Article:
And what happens when China takes over Taiwan, a nation that produces 63% of the world’s semiconductors? Taiwan is also the place where iPhones are made. What happens to America then?

What happens to our much-discussed Technological Edge?

The third factor: internal pressures building within Chinese and Russian societies. For both countries, population trends and current projections paint a devastating picture. In 2021 China reported its first projected population decline since the famine that accompanied Mao Zedong’s “Great Leap Forward” in the late 1950s. With the official birthrate of 1.3 children per woman—far below the replacement rate of 2.1, and in part a result of the now-relaxed one-child policy—there are credible projections that China’s population will peak in 2022, and that births will continue to decline and deaths will surpass births by six million in 2025. Russia’s population is projected to decline from 146 million today to 121 million in 2050.

Projections are merely projections. As authoritarian states, China and Russia can both take drastic action to turn around their declining populations. They are already doing so.

And America’s population growth is slowing to a crawl, too. Why no mention of that? American elites seem determined to slow the growth of the US population, actually. The promote abortion, feminism, environmental extremism and LGBT–all things that contribute to slower population growth.

America has normalized and mainstreamed pornography, which is another major drag on population growth rates. Russia, meanwhile, has banned it. China has it banned, too, and remains in an ongoing struggle against online porn. The Chinese and Russians know that people who watch porn are less likely to actually go out, meet women and start families. America’s leaders seem perfectly happy with the country’s next generation being shot into tissues and socks. FREEDOM, BABY!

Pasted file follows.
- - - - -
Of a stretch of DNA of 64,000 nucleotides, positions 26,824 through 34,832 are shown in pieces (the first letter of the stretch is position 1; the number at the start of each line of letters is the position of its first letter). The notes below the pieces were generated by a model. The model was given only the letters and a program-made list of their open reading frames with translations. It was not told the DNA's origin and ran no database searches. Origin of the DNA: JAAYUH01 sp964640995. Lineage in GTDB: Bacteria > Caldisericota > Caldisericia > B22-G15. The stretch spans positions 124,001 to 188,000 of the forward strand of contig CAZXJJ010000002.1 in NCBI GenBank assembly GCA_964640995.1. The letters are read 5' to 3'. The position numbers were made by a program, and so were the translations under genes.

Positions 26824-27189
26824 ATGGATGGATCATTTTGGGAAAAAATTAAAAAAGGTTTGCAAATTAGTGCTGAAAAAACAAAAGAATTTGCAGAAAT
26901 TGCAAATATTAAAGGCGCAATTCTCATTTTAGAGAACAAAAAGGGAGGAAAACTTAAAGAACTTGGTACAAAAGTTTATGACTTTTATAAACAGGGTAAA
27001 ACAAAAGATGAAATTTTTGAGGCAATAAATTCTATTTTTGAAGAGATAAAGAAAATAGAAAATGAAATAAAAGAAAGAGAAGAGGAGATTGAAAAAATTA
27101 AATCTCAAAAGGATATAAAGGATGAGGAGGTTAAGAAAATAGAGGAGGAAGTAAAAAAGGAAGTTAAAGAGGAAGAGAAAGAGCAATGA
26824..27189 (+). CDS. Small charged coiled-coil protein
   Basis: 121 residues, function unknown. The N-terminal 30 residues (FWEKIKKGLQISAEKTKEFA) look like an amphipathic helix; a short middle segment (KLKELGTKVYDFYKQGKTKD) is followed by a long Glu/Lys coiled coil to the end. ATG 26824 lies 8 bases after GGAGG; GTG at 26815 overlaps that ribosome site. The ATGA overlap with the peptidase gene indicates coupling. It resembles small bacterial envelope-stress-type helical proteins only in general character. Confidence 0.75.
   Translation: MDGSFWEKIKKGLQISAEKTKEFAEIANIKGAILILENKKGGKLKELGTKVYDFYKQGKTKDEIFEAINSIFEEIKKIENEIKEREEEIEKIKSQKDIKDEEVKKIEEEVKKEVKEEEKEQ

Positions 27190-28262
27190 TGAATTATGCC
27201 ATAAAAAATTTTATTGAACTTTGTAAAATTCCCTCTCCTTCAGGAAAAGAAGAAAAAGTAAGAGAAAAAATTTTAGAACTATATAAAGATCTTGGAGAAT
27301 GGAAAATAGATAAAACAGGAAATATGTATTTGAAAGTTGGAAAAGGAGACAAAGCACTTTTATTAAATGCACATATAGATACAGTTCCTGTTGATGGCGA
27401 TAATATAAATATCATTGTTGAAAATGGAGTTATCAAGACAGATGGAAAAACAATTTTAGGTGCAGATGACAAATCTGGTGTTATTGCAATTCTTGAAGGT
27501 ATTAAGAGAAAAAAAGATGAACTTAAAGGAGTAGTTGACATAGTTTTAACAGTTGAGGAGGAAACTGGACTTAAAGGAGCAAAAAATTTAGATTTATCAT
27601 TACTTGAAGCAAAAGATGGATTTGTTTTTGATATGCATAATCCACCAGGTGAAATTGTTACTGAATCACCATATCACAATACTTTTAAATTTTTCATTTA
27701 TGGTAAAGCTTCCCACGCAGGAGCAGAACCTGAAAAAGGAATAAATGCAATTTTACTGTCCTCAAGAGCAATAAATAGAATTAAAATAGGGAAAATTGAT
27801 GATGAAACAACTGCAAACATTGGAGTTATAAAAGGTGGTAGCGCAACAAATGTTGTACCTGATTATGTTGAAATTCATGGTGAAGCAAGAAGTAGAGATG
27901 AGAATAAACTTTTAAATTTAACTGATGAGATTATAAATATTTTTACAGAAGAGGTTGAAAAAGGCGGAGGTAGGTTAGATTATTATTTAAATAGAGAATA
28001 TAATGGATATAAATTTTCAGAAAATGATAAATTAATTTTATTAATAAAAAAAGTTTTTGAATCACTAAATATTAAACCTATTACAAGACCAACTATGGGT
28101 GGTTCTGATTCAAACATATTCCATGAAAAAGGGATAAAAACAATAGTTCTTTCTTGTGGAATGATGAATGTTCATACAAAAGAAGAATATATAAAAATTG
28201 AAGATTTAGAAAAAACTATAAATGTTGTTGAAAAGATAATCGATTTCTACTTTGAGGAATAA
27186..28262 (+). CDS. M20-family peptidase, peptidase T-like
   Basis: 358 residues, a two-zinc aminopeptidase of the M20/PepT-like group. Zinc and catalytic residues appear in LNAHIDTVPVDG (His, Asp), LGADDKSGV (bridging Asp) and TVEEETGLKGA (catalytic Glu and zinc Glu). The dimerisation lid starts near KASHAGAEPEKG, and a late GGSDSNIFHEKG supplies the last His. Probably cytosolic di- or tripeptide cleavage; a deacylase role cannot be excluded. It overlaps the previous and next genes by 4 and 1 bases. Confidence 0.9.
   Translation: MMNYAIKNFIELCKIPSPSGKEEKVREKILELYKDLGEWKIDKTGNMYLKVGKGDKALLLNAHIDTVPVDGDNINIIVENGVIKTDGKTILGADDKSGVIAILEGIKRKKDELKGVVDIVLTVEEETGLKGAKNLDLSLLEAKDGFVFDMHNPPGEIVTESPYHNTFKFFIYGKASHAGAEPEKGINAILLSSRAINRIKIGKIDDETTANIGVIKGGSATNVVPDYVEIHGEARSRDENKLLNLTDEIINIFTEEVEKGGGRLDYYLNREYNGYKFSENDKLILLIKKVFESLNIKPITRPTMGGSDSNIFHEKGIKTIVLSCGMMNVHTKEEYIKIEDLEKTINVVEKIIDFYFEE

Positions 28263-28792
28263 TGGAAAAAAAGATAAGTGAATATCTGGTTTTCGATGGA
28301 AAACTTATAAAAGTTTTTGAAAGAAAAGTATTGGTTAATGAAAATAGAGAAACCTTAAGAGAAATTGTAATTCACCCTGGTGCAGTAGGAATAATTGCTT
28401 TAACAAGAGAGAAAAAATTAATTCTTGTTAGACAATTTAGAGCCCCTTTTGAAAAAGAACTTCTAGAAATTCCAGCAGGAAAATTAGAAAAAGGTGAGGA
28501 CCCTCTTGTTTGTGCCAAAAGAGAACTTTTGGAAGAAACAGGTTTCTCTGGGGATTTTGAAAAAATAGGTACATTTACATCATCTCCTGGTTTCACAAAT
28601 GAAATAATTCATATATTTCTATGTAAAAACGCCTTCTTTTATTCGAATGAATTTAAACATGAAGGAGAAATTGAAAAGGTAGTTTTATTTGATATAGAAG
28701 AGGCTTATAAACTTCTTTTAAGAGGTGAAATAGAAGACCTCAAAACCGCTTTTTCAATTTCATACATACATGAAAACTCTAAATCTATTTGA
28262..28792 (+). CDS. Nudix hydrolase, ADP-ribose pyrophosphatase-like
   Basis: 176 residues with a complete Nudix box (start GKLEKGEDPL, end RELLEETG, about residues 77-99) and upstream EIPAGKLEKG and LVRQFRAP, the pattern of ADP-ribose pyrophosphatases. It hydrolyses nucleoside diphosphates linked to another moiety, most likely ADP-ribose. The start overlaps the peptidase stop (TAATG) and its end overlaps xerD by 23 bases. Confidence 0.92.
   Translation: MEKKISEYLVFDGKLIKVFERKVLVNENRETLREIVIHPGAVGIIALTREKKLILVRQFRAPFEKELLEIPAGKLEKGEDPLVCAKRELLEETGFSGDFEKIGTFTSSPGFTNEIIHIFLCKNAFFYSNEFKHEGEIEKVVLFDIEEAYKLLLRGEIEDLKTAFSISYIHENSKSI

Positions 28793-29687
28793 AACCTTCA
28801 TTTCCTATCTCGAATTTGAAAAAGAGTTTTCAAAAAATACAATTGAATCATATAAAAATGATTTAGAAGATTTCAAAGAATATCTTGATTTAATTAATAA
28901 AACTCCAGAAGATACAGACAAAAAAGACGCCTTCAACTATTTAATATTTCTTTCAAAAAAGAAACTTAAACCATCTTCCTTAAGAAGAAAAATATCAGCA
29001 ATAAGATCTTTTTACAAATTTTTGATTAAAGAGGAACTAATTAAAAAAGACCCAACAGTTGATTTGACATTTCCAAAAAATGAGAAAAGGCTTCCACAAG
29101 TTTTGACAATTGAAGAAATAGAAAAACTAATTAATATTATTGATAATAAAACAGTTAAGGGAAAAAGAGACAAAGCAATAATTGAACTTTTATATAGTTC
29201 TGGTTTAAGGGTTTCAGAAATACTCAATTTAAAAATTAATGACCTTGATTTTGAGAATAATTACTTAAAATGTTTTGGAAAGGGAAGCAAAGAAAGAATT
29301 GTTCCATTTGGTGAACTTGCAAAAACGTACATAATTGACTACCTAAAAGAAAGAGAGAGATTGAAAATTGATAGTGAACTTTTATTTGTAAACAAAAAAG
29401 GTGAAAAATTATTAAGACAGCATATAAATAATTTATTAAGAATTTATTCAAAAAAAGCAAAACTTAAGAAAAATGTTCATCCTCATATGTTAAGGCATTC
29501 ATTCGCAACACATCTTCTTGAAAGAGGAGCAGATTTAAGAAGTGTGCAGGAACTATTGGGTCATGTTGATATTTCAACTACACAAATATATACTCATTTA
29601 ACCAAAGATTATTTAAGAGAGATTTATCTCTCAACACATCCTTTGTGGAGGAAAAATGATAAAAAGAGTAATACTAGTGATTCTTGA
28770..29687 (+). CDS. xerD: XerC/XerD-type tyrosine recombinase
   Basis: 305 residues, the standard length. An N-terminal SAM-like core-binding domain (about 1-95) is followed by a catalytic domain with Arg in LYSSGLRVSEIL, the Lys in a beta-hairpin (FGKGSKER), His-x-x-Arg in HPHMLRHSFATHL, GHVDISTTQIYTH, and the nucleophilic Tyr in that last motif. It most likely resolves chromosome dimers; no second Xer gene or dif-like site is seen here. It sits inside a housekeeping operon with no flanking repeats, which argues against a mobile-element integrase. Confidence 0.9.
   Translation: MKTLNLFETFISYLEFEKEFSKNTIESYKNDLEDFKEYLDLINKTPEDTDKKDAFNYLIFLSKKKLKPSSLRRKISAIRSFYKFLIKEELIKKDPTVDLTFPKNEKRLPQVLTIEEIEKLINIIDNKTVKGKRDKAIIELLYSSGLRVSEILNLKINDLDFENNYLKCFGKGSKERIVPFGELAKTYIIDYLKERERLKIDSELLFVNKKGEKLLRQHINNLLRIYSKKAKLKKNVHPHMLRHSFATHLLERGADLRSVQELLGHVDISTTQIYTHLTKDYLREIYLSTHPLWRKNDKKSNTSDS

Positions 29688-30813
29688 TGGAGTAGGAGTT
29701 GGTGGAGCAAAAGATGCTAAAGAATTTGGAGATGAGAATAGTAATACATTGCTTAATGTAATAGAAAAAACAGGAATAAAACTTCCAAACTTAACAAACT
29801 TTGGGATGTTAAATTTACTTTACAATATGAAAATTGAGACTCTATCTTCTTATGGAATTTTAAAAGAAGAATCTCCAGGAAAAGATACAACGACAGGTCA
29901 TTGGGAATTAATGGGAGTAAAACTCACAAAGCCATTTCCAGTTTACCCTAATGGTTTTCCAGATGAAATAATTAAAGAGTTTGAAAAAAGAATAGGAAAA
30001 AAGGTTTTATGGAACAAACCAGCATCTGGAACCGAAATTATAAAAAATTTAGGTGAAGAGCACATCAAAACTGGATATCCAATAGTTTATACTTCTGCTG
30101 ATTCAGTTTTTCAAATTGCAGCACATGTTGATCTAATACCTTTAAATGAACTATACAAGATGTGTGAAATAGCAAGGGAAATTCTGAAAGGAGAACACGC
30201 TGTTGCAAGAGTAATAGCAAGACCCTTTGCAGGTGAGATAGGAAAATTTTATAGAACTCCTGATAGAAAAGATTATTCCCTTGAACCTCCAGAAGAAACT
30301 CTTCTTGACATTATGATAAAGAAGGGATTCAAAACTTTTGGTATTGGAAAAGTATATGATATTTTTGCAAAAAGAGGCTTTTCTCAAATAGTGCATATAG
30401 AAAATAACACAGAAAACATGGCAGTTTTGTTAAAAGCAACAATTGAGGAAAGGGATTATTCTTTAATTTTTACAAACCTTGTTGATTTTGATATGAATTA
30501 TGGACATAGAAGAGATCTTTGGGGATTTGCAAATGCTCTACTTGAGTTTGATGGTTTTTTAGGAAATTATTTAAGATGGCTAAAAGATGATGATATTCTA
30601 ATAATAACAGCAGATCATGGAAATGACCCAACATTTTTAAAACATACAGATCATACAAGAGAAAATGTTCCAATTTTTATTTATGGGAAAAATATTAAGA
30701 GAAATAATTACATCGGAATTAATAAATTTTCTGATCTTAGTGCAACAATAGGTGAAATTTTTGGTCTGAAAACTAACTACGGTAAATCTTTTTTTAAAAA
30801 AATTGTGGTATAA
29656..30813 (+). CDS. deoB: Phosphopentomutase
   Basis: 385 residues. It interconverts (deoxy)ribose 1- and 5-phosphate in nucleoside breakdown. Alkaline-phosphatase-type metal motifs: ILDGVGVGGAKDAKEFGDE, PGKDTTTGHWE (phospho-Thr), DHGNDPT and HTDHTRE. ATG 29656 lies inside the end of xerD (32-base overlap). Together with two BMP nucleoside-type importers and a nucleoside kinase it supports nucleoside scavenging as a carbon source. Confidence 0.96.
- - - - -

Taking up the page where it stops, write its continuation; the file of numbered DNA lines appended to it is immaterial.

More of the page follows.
Okay, sorry for that visual but it’s the truth.

Historically, wars have often started because of miscalculations based on unsound intelligence estimates and underestimating the enemy. In the case of U.S. strategic competition with China and Russia, the risk of war has grown not because of their rise but because of how China and Russia assess the real near-term implications of Washington’s decision to refocus its defense strategy on the fundamentals of great-power competition and conflict instead of counterterrorism and nation building. Whether war breaks out will depend on how badly Beijing and Moscow fear the global power shift in the next decade and how eager they will be to exploit their perceived current relative advantages to remake the world.

This guy acts like the US is the up-and-coming power. What is he talking about? The US is a stagnant and dying empire. Joe Biden is the American empire personified. He is the perfect representative for the state America is in regarding world affairs: old, decrepit and on the way out.

The US population is thoroughly exhausted by 20 years of pointless and fruitless wars. There is no appetite for war in the US at all.

Trust in the US government is at an all-time low, and I’d say it’s more likely the US government is overthrown by its own people than it is to win a war against the combined forces of China and Russia.

If anything, the US government would stage a false flag attack on its own citizens and use it as an excuse to launch a massive war against a foreign power as a last-gasp effort to rally its fracturing populace around the flag, 1984-style.

We are not on the way up. China and Russia are on the way up. We’re on the way down.